Elisha worked night and day, both tending to the wounded soldiers and protecting them from the physician’s experiments. Even so, he soon found that he had a talent for a surprising and deadly sort of magic, and was drawn into the clandestine world of sorcery by the enchanting young witch Brigit—who had baffling ties to his past, and ambitious plans for his future. Yet even Brigit did not understand the terrible power Elisha could wield, until the day he was forced to embrace it and end the war…by killing the king.

Now, Elisha has become a wanted man—not only by those who hate and fear him, but by those who’d seek to woo his support. Because, hidden behind the politics of court and castle, it is magic that offers power in its purest form. And the players in that deeper game are stranger and more terrifying than Elisha could ever have dreamed.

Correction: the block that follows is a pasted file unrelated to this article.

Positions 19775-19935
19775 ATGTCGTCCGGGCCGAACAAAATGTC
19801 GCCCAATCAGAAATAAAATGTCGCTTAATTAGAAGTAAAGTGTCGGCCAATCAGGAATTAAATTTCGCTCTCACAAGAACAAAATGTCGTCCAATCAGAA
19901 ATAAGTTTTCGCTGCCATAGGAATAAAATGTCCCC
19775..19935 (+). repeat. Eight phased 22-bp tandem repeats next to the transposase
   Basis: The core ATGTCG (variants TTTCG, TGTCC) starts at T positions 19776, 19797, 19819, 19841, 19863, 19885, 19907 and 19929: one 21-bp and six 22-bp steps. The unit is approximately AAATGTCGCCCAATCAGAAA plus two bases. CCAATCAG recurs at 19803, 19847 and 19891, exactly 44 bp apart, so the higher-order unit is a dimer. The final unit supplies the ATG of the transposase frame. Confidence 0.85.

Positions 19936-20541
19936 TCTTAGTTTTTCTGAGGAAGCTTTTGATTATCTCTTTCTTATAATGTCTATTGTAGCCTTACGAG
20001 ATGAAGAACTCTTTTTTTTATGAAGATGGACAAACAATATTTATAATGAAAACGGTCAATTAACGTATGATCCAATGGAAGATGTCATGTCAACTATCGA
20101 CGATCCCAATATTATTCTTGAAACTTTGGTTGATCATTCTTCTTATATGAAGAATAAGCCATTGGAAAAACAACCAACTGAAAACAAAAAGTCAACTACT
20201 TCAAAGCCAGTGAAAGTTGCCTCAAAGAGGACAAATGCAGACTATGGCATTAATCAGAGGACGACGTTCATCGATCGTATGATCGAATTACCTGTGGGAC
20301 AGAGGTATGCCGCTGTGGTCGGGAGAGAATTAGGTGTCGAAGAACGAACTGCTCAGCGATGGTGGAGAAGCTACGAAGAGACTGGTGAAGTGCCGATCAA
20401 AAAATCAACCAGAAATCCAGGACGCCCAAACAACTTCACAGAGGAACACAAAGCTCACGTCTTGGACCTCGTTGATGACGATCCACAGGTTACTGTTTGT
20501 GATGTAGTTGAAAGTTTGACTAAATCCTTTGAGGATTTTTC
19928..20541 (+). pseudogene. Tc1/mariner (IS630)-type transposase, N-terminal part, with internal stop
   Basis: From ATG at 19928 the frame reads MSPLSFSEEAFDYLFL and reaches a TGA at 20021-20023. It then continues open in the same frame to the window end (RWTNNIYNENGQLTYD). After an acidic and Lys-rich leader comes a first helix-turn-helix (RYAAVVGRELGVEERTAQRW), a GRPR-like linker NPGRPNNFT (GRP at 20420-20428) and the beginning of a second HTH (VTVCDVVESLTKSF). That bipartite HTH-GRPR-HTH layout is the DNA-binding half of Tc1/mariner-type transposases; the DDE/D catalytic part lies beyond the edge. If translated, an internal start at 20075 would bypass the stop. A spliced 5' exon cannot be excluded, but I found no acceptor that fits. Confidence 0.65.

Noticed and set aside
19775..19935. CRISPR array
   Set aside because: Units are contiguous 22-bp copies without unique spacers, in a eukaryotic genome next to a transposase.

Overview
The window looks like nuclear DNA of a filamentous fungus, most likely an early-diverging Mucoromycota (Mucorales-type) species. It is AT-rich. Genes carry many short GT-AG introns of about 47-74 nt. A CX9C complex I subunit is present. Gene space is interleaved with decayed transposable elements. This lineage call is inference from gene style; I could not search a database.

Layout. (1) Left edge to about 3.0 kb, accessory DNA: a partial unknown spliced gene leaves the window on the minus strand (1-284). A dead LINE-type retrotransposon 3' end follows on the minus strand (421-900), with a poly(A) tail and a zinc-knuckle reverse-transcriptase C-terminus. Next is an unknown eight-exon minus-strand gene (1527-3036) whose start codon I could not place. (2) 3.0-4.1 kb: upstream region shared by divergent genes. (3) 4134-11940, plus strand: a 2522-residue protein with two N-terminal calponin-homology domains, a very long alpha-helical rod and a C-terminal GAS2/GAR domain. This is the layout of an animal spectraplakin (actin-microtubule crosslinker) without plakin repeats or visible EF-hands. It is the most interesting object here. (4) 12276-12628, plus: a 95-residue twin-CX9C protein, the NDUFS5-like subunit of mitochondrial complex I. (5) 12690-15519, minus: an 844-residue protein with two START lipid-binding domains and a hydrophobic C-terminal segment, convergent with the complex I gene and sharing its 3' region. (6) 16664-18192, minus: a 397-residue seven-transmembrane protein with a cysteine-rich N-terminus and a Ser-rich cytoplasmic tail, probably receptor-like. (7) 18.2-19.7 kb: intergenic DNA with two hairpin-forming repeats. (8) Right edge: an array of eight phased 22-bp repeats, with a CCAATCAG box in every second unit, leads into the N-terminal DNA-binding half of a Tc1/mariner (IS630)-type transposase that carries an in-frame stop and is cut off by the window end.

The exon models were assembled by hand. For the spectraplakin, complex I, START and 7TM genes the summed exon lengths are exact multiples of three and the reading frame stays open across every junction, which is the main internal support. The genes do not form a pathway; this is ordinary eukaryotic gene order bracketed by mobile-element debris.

There are the magi, those who have grasped the secrets of affinity and knowledge to manipulate mind and matter, always working behind the scenes. There are the indivisi, thought mad by the rest of the magical world: those so devoted to their subject of study that they have become “indivisible” from it, and whose influence in their realm is wondrous beyond even the imaginations of “normal” magi. And then there are—there may be—the necromancers, whose methods, motives, and very existence remain mysterious. Where rumors of their passing go, death follows.





Vectors: What book would you hand someone to get them hooked on SF/F?

Our question this week: What book would you hand someone to get them hooked on SF/F?

Dale Ivan Smith